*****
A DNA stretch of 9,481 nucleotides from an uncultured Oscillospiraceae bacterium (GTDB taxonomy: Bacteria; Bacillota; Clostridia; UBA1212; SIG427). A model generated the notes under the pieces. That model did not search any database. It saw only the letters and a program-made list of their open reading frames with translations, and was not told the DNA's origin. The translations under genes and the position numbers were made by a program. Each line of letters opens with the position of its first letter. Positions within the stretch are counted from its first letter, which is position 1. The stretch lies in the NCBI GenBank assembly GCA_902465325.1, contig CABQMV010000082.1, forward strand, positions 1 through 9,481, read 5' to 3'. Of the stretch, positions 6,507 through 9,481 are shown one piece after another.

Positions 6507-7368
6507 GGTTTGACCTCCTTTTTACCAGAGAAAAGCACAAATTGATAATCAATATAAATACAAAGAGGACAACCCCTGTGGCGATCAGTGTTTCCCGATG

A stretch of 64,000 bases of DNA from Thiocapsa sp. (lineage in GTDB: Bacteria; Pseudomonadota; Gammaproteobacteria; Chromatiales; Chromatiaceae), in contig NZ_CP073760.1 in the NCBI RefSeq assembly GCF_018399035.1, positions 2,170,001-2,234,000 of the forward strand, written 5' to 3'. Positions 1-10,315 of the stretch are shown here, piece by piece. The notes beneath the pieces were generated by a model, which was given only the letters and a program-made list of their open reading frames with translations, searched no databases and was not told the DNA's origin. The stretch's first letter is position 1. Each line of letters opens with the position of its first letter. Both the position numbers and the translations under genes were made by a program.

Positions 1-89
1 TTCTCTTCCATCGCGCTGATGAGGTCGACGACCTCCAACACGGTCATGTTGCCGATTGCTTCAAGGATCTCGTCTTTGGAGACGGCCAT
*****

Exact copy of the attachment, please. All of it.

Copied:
A DNA stretch of 9,481 nucleotides from an uncultured Oscillospiraceae bacterium (GTDB taxonomy: Bacteria; Bacillota; Clostridia; UBA1212; SIG427). A model generated the notes under the pieces. That model did not search any database. It saw only the letters and a program-made list of their open reading frames with translations, and was not told the DNA's origin. The translations under genes and the position numbers were made by a program. Each line of letters opens with the position of its first letter. Positions within the stretch are counted from its first letter, which is position 1. The stretch lies in the NCBI GenBank assembly GCA_902465325.1, contig CABQMV010000082.1, forward strand, positions 1 through 9,481, read 5' to 3'. Of the stretch, positions 6,507 through 9,481 are shown one piece after another.

Positions 6507-7368
6507 GGTTTGACCTCCTTTTTACCAGAGAAAAGCACAAATTGATAATCAATATAAATACAAAGAGGACAACCCCTGTGGCGATCAGTGTTTCCCGATG

A stretch of 64,000 bases of DNA from Thiocapsa sp. (lineage in GTDB: Bacteria; Pseudomonadota; Gammaproteobacteria; Chromatiales; Chromatiaceae), in contig NZ_CP073760.1 in the NCBI RefSeq assembly GCF_018399035.1, positions 2,170,001-2,234,000 of the forward strand, written 5' to 3'. Positions 1-10,315 of the stretch are shown here, piece by piece. The notes beneath the pieces were generated by a model, which was given only the letters and a program-made list of their open reading frames with translations, searched no databases and was not told the DNA's origin. The stretch's first letter is position 1. Each line of letters opens with the position of its first letter. Both the position numbers and the translations under genes were made by a program.

Positions 1-89
1 TTCTCTTCCATCGCGCTGATGAGGTCGACGACCTCCAACACGGTCATGTTGCCGATTGCTTCAAGGATCTCGTCTTTGGAGACGGCCAT